Saturday, April 28, 2007

Book of Job

I wrote this in March 2005, just 2 years ago.
Today I was thinking about the book of Job again, after doing other things , some of them a million miles away from that place I used to be.
And I thought that the poetry of the book of Job may still have a place in my understanding of suffering.
The story is simple.
The devil is wandering around the world and gets a bit peeved to see good old Job happily worshipping and praising the Lord.
"I bet if he lost everything" said the devil to God, "he'd curse you."
So God, being a fair sort of chap, allows the devil to carry out an uncontrolled n=1 experiment on Job (not really having taken on board that such a thing cannot be extrapolated and really should be regarded as anecdotal evidence.)
He kills off Job's family, lets him lose everything, but doesn't yet touch Job's person.

And Job is annoyingly placcid in all this.
A line that often used to come to my head in times of loss is uttered...
"The Lord has given and the Lord has taken away.
Blessed be the name of the Lord."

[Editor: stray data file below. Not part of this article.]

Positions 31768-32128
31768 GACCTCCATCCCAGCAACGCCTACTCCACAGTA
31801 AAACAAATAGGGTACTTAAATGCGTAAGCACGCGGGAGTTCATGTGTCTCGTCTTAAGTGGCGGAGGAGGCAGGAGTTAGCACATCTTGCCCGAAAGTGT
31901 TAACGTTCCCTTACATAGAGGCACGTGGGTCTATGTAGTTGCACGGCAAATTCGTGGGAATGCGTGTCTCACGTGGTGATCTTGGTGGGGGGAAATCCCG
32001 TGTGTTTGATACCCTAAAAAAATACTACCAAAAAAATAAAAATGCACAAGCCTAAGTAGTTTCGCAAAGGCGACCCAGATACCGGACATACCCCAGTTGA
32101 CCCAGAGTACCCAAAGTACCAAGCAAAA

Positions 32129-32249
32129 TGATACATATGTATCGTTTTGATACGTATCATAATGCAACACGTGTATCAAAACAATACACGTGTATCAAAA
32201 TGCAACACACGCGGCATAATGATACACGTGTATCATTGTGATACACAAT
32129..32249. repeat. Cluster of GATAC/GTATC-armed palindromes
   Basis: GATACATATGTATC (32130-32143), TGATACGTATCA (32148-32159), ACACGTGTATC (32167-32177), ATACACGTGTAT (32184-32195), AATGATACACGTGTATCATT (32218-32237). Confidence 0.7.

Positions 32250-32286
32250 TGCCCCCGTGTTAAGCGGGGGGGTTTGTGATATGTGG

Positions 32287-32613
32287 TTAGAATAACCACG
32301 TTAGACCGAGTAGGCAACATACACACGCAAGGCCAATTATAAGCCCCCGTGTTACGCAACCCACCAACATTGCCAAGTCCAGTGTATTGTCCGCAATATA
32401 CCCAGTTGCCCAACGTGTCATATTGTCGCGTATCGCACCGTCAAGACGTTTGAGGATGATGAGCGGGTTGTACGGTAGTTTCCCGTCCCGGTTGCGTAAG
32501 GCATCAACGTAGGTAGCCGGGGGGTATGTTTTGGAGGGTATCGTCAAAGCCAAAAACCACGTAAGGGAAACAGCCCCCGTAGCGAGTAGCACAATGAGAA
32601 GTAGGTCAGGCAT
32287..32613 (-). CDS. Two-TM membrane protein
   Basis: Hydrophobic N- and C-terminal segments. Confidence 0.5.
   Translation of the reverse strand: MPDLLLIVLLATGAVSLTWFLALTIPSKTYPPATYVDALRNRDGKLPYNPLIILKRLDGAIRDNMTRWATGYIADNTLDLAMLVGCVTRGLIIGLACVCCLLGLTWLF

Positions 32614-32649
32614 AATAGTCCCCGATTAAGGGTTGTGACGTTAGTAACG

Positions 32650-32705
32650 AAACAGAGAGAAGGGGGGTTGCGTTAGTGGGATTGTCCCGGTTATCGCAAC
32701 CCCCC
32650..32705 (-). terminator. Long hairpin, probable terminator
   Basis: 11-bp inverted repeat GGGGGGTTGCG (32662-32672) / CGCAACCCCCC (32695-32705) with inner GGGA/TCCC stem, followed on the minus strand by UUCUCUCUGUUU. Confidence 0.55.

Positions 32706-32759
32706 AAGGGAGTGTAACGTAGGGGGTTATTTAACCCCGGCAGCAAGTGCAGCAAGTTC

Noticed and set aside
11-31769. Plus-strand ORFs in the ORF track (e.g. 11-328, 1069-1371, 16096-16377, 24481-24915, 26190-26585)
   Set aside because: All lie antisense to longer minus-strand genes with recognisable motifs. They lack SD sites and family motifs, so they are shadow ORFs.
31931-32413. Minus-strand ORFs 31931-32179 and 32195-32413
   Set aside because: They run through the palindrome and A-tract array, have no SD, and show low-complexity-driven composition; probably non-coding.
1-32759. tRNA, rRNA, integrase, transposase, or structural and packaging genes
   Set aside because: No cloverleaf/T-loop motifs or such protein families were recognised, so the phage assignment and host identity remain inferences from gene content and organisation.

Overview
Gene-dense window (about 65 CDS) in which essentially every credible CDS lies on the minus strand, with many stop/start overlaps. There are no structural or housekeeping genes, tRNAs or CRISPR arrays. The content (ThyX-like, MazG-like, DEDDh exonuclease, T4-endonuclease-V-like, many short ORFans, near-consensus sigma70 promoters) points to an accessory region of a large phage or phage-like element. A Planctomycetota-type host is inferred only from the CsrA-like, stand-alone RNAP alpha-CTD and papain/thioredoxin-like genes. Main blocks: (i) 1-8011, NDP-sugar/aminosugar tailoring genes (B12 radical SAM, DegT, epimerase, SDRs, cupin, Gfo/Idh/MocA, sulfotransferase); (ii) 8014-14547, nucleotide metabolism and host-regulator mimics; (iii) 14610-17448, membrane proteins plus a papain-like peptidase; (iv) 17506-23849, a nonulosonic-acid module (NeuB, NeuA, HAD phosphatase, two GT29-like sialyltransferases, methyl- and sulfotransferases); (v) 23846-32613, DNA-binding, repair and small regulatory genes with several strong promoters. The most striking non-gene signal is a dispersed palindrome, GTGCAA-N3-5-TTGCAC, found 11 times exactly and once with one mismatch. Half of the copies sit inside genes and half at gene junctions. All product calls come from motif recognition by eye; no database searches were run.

So the devil is allowed by God to up the ante.
He touches Job's person.
Boils cover him and he is reduced to sitting alone, wondering why, as I often did. Why has God allowed this? What could I have done to deserve it? What part of his plan is this suffering?
His friends come along and suggest possible hypotheses but it is not until the end when God speaks to Job that we get some hint to what the true meaning of suffering is....

And the answer?
That there is no intrinsic meaning in it.
It happens.
Life is.
There are no whys to be answered in the sense that I spent so long asking- "Why me? Why Julia? Why Tom?" Now before, when I believed, I did have my answer from God and it was "Trust" but now God has gone, I think my answer has to be the annoying one I like to give four year olds who continually ask why.


Suffering happens because life happens. It is just part of it, not to be avoided, but that exists.
In a way, that knowledge brings more peace than the "Trust!" answer did- a peace that religion cannot bring. Religion brings with it questions about judgement and punishment that I could never be fully at peace with. A world without a capricious judging fickle creator somehow allows a more peaceful co-existance with the rest of it, at least for me.

Maybe I'm odd, but even yesterday, as I sat and listened to the sermon about how peace cannot be given by the world, I felt more at peace now than I did that two years ago when I wrote that first entry...

Even as I venture further into unknown territory.

Maybe just the calm before the storm.

We shall see.....

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